A Falcon 9 rocket landed on a rare ‘land’ for nearly a year and a half as part of SpaceX’s first California launch, and the manager of a company that saw the “arrival of many interesting things”.
00 1200 kg (2600 lb) Sentinel 6A carrying oceanography and Earth observation satellites, a new Brazil 9 rocket (including Booster B1063) from SpaceX’s Vandenberg Air Force Base (VFB) SLC-4E launches from the launch pad at 9 a.m. on schedule: 17 a.m. PST (17:17 UTC). Not in simple terms, it’s nothing short of unbelievable that SpaceX was able to launch the Falcon 9 on its first attempt from SLC-4E – and after nearly 18 months of inactivity, NASA was less of a customer.
As usual, the Falcon 9 performed smoothly, with the B1063 effortlessly assembling প্রথম 120-ton (0 260,000) in the first stage and the second stage, about 75 kilometers (~ 50 miles) before the spacecraft and payload firing stopped at the Sentinel 6. , And head back to the launch site. The second phase of the Falcon 9 continues to glow in orbit, igniting for about six minutes. After finishing the three-engine reentry burn and igniting it for the third time to burn its central Merlin 1D landing, the upper stage of the rocket landed on the Falcon 9B1063 SpaceX’s LZ-4 landing pad after it closed in orbit.
Forty-five minutes after the initial ‘second phase cutoff’ (SECO), the Merlin vacuum reigned, its pole burning for ten seconds to orbit the orbit and approaching the nominal operational height at Sentinel 6. The spacecraft was deployed a few minutes later from Falcon 9, wrapped up the mission and marked the 98th successful launch of the Falcon 9 and the completion of the 100th mission overall, as well as the SpaceX 22nd launch – a record for the company.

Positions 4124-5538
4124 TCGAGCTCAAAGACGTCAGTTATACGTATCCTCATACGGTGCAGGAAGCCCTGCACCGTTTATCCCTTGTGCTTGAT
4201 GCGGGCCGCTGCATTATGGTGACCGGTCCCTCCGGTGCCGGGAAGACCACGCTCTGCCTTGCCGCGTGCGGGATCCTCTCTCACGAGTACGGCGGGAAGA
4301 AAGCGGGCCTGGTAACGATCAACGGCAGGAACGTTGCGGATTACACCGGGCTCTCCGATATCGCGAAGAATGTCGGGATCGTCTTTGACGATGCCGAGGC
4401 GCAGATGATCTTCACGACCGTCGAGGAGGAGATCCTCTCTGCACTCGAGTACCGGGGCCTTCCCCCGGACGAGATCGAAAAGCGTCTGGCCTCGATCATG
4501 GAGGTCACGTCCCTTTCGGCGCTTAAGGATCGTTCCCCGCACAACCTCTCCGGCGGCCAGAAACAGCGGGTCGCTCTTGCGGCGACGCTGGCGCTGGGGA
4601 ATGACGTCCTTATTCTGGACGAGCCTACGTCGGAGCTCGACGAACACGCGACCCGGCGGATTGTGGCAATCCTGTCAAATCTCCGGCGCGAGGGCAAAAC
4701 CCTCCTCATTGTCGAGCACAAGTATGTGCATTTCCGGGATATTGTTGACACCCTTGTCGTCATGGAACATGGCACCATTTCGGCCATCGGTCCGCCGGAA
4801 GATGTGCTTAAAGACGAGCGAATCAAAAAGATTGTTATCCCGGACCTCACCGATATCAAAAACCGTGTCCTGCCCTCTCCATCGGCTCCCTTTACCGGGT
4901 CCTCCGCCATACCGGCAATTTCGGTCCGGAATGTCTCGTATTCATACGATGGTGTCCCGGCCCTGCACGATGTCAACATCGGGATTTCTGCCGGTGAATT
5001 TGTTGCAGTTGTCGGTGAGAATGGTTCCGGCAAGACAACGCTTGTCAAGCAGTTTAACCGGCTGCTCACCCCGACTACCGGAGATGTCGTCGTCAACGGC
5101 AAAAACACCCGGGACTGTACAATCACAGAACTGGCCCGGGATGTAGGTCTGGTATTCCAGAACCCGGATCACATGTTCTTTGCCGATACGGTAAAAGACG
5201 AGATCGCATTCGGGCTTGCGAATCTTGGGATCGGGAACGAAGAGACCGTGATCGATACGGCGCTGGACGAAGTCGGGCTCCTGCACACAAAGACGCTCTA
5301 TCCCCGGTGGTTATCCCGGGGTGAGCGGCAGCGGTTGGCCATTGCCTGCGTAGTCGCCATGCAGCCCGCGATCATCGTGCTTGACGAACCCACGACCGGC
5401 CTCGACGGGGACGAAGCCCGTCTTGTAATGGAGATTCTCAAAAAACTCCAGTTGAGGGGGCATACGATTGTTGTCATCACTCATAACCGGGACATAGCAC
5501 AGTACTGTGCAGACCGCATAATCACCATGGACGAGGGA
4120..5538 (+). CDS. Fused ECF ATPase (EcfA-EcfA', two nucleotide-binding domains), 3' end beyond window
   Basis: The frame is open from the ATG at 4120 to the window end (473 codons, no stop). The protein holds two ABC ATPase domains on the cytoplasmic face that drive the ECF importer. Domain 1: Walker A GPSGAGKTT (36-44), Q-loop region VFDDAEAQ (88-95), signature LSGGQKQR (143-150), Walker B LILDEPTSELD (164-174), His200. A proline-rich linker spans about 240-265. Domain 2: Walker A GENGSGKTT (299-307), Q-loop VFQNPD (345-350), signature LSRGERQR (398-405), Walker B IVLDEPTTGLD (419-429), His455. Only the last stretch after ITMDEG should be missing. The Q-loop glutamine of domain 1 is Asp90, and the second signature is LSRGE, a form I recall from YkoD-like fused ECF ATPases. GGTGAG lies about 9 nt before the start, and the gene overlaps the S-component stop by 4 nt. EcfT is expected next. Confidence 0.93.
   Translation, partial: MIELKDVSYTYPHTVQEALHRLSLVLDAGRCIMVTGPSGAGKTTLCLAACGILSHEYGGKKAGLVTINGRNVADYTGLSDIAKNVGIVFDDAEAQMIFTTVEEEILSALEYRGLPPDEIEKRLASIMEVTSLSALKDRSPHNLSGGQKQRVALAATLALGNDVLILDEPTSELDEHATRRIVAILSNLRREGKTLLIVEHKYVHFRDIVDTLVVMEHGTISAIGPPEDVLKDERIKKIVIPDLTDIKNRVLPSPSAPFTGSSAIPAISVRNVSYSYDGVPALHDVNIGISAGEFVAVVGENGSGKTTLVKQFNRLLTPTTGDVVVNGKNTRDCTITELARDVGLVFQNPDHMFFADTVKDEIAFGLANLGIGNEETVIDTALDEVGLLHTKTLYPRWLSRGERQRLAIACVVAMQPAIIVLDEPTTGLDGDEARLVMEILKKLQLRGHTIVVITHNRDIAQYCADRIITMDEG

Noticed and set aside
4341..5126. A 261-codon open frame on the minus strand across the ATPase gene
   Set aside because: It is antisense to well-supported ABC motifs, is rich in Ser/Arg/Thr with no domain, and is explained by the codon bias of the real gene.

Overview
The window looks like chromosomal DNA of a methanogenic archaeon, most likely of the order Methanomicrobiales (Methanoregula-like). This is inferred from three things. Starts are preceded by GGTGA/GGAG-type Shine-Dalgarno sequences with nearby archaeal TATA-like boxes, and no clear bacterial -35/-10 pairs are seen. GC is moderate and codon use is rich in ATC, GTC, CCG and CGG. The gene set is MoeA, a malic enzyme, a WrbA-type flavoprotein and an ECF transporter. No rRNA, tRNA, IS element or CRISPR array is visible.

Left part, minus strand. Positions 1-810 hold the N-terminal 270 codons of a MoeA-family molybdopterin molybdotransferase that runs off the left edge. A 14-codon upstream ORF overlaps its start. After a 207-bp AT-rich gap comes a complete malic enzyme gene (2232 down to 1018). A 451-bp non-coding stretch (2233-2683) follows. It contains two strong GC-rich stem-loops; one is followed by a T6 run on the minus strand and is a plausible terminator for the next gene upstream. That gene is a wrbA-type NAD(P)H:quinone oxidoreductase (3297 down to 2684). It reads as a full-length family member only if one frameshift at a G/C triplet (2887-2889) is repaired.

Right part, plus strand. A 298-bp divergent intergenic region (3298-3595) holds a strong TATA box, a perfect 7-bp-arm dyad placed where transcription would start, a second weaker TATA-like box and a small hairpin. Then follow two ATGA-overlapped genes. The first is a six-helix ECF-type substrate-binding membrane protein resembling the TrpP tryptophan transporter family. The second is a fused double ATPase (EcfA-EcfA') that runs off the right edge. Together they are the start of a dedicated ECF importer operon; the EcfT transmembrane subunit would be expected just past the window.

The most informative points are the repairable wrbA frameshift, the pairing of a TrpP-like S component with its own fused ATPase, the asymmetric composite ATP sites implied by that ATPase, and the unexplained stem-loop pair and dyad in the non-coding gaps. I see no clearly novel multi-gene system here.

Now complete with Sentinel 6, SpaceX still has one more mission – the Starlink V1L15 – to launch early on November 22nd, possibly to close SpaceX’s first four-launch month. Additionally, back to the East Coast though the company has at least five more launches in December with reasonable launch targets.
Although SpaceX may launch about four or five potential West Coast missions in 2021, challenges posed by the coronavirus epidemic could push one or more of their missions into 2022. One step further, SpaceX has recently expressed interest in putting commercial missions aside. Regarding the launch of the Polar Starlink Internet Satellite as soon as possible, the FCC advised that dedicated Starlink launches from Vandenberg could start very well next year if the company receives regulatory approval.
In the end, it looks like SpaceX’s West Coast activities are virtually back and here to stay an unusual year and a half after hibernation (at least for now). Contact us for updates on the company’s next California launch.
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